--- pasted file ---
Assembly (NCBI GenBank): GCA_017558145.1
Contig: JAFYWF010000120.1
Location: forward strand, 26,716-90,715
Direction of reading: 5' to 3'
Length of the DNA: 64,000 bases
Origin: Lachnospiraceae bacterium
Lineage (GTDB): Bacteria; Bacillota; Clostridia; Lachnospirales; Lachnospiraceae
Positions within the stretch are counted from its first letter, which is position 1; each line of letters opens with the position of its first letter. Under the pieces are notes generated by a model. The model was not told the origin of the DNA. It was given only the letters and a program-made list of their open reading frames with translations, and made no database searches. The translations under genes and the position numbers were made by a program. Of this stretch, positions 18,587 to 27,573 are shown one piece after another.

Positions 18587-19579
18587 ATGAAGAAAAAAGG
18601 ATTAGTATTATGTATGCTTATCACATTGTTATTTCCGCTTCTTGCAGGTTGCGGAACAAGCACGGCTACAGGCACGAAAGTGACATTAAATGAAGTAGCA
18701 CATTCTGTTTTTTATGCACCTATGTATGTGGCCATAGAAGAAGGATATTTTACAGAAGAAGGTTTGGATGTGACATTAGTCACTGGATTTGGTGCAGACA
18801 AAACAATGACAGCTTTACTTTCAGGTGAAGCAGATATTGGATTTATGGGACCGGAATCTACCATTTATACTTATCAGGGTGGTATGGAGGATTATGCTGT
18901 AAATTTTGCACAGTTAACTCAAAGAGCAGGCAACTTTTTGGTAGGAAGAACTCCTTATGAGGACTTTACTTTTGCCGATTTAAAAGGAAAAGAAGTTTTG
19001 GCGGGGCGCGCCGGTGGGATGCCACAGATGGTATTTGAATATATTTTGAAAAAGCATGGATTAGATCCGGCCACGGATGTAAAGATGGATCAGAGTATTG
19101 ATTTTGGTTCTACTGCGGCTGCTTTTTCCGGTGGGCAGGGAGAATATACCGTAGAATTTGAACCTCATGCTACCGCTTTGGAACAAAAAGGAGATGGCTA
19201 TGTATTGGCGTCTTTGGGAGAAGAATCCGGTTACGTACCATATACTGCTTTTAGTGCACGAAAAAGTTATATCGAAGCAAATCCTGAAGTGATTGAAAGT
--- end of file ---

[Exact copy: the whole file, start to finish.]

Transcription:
Assembly (NCBI GenBank): GCA_017558145.1
Contig: JAFYWF010000120.1
Location: forward strand, 26,716-90,715
Direction of reading: 5' to 3'
Length of the DNA: 64,000 bases
Origin: Lachnospiraceae bacterium
Lineage (GTDB): Bacteria; Bacillota; Clostridia; Lachnospirales; Lachnospiraceae
Positions within the stretch are counted from its first letter, which is position 1; each line of letters opens with the position of its first letter. Under the pieces are notes generated by a model. The model was not told the origin of the DNA. It was given only the letters and a program-made list of their open reading frames with translations, and made no database searches. The translations under genes and the position numbers were made by a program. Of this stretch, positions 18,587 to 27,573 are shown one piece after another.

Positions 18587-19579
18587 ATGAAGAAAAAAGG
18601 ATTAGTATTATGTATGCTTATCACATTGTTATTTCCGCTTCTTGCAGGTTGCGGAACAAGCACGGCTACAGGCACGAAAGTGACATTAAATGAAGTAGCA
18701 CATTCTGTTTTTTATGCACCTATGTATGTGGCCATAGAAGAAGGATATTTTACAGAAGAAGGTTTGGATGTGACATTAGTCACTGGATTTGGTGCAGACA
18801 AAACAATGACAGCTTTACTTTCAGGTGAAGCAGATATTGGATTTATGGGACCGGAATCTACCATTTATACTTATCAGGGTGGTATGGAGGATTATGCTGT
18901 AAATTTTGCACAGTTAACTCAAAGAGCAGGCAACTTTTTGGTAGGAAGAACTCCTTATGAGGACTTTACTTTTGCCGATTTAAAAGGAAAAGAAGTTTTG
19001 GCGGGGCGCGCCGGTGGGATGCCACAGATGGTATTTGAATATATTTTGAAAAAGCATGGATTAGATCCGGCCACGGATGTAAAGATGGATCAGAGTATTG
19101 ATTTTGGTTCTACTGCGGCTGCTTTTTCCGGTGGGCAGGGAGAATATACCGTAGAATTTGAACCTCATGCTACCGCTTTGGAACAAAAAGGAGATGGCTA
19201 TGTATTGGCGTCTTTGGGAGAAGAATCCGGTTACGTACCATATACTGCTTTTAGTGCACGAAAAAGTTATATCGAAGCAAATCCTGAAGTGATTGAAAGT